Very few animals are capable of inspiring awe and majesty much like an impressive bull elephant with tusks. Known as “tuskers” locally these are absolute rarities, as only around 7% of bulls in the wilds of Sri Lanka are blessed with the genetics to carry such impressive ivory.
Among the small population of tuskers left in Sri Lanka, there is one which holds special significance. This is none other than the one named Gajaba, the king of all tuskers.
This giant roams one of the most fragile and fragmented habitats on the island. In the region of the North Central area of the island, once was countless swathes of forests and open grasslands.
Over the last three to four decades these areas were cleared and destroyed for human settlement. Thus cornering the remaining herds of elephants to smaller and smaller patches of forest and shrinking habitat. The forest patches as of now are so small, that one patch could be a mere two to three acres, and the next patch could be as far away as 25-30 km apart. Thus over 250-300 elephants are stuck in this endless ocean of human settlement, and having their home destroyed on a daily basis for the sake of a growing human need for expansion and growth.
In this sad setting is where we find our protagonist, Gajaba. By far the most physically imposing and largest tusked bull elephant on the island, he towers over other elephants with a estimated shoulder height of 10.5 Feet making him one of the largest bull elephants in Asia.
His tusks are impressive as well, with an estimated length of 3-3.5 feet, are long and point straight down. His most impressive feature is his large bulk and muscular build which makes him a formidable and much loved elephant.
Despite his imposing frame, he was for many years known as a shy and elusive animal. Many a photographer attempted to locate him , but he managed to elude them quite a many times, and often only awarding a slight glimpse or appearing only after dark.
He usually moves with a large herd during the time hes in musth, and has been observed by many villagers to be mating with most of the females who clearly desire him due to his superior genetics and looks.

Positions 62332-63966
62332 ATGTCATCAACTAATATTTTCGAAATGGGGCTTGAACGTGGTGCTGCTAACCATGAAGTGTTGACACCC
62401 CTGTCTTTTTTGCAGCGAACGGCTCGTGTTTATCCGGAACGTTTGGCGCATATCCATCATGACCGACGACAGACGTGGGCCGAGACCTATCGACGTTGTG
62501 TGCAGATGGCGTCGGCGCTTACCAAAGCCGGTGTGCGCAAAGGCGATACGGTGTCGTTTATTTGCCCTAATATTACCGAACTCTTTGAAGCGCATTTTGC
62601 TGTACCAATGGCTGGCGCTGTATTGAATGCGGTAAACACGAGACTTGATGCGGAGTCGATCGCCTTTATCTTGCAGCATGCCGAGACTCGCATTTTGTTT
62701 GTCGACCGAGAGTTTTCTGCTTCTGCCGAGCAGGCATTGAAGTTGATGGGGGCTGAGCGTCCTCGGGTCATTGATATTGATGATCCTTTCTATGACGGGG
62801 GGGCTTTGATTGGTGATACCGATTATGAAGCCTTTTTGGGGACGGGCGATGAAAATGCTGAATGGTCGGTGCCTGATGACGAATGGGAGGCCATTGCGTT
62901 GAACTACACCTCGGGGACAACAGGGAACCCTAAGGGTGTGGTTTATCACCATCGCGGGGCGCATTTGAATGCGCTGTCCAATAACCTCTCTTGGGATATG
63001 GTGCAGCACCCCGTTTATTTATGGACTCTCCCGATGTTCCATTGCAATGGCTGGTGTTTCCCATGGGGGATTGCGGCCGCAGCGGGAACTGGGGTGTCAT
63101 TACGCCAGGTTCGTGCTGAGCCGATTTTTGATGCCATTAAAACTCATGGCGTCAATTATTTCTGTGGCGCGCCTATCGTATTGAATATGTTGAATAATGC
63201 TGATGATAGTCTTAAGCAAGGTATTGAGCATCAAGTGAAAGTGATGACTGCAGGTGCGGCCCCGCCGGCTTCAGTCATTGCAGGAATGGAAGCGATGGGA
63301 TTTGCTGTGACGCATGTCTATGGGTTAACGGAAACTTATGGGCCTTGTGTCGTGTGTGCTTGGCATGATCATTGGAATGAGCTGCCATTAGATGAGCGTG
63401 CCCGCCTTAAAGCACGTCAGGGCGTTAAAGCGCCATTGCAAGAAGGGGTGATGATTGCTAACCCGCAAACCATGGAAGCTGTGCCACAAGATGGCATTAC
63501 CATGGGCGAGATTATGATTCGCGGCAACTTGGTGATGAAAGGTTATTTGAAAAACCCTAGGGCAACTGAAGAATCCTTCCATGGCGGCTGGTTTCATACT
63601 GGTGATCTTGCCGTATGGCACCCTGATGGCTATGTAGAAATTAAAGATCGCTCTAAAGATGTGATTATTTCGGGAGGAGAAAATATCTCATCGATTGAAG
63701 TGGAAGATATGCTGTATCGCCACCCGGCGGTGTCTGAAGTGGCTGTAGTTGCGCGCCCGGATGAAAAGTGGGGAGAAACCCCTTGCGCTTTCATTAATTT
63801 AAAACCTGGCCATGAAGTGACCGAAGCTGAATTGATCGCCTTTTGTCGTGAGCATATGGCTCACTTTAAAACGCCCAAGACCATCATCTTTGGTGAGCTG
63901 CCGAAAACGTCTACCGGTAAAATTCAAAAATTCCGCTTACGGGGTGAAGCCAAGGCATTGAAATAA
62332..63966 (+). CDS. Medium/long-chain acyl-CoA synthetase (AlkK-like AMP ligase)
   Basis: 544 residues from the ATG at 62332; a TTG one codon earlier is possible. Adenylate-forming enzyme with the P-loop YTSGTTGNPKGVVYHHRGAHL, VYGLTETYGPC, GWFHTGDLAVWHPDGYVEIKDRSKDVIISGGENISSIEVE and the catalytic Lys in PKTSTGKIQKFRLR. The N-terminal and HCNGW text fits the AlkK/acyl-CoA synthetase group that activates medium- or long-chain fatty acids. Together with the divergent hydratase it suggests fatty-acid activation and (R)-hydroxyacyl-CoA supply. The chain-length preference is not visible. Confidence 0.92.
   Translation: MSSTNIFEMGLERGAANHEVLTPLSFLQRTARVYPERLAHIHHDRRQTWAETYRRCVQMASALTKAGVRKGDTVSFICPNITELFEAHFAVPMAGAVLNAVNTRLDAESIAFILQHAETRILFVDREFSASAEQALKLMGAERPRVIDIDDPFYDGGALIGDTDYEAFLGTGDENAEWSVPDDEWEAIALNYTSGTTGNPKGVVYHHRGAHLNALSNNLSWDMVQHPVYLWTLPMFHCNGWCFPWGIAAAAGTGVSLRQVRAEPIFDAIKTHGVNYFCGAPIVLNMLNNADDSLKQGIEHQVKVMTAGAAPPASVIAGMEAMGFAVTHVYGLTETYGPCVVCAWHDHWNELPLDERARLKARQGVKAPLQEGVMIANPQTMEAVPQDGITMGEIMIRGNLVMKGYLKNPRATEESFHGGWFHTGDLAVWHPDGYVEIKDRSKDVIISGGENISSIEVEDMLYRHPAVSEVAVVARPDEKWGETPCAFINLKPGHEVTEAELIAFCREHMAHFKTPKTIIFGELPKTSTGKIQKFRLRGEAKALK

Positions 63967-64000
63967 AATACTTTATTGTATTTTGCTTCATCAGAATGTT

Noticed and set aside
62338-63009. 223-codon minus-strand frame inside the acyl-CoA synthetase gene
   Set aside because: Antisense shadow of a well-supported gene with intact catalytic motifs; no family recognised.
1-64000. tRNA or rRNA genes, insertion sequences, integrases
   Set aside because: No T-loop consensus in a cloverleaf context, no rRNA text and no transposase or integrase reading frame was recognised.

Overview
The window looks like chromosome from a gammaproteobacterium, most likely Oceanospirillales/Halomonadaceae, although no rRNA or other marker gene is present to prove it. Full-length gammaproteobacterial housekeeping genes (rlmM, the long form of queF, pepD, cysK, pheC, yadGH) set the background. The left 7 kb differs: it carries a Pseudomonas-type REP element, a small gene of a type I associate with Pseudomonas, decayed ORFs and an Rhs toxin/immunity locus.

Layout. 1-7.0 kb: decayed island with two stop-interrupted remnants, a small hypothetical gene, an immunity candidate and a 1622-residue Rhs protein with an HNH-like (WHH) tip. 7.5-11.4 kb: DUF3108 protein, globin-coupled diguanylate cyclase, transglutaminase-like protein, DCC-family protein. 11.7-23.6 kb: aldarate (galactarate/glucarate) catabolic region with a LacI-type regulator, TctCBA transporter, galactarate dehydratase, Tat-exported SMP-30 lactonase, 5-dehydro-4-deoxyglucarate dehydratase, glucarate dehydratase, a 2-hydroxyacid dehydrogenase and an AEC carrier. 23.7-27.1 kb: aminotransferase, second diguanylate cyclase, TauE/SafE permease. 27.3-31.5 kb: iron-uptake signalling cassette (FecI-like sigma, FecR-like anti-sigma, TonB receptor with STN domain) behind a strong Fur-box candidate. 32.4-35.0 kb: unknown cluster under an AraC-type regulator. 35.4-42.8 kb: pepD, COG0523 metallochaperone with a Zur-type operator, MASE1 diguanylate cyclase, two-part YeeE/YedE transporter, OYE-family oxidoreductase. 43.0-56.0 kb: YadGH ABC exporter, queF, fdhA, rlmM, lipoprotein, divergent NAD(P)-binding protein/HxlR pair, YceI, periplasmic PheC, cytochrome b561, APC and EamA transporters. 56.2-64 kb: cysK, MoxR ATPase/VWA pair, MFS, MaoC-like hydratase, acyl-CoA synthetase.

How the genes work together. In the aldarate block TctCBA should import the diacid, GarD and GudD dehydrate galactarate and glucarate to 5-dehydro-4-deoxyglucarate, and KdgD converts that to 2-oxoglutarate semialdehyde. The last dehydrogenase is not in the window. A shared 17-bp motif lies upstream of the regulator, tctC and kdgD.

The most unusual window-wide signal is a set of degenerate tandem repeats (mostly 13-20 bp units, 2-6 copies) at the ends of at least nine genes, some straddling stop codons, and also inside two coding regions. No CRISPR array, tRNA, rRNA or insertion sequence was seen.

Over time, it would not be surprising to know that most of the young tuskers and elephant calves in the region were sired by none other than this mighty bull.
Despite years of visitation by many photographers, and wildlife enthusiasts, Gajaba remains shy and elusive even when hes out in the open.
Usually hiding behind the main herd and rarely showing himself out in the open, this might actually be the secret to his survival in such a volatile area.
On a daily basis, Gajaba’s life is constantly at stake, with threats from poachers who have uncontrolled access to him being the fact that he is found in a habitat outside the official national parks or forest reserve protection. But the primary threat would be due to one of the main threats to elephants in modern Sri Lanka. This is none other than illegal electric fences using the main power lines which villagers illegally tap to protect their crops.
It is heart breaking to see many giant tuskers and elephants falling to the deadly electric current which passes through these wires, causing instant death. In the past two years two of the largest tuskers remaining in Sri Lanka , Revatha and Bharana both fell to these illegal fences.
This fate could very much be the end of Gajaba as well if he is unlucky to touch such an illegal wired fence which are surprisingly quite common and even more shockingly quite prevalent across this region despite the fact that they are threats and hazards to people as well. A bigger shock would be the fact that the authorities do not seem to be interested in cracking down on these fences, which are a hazard to wildlife and people.
It is a bleak story but one that deserves being told nevertheless, given how special and unique this mighty tusker is. Our only home is that he is able to spread his genes to many more future generations and is able to live a long yet precarious life in the last remaining habitats of his fragmented Kingdom.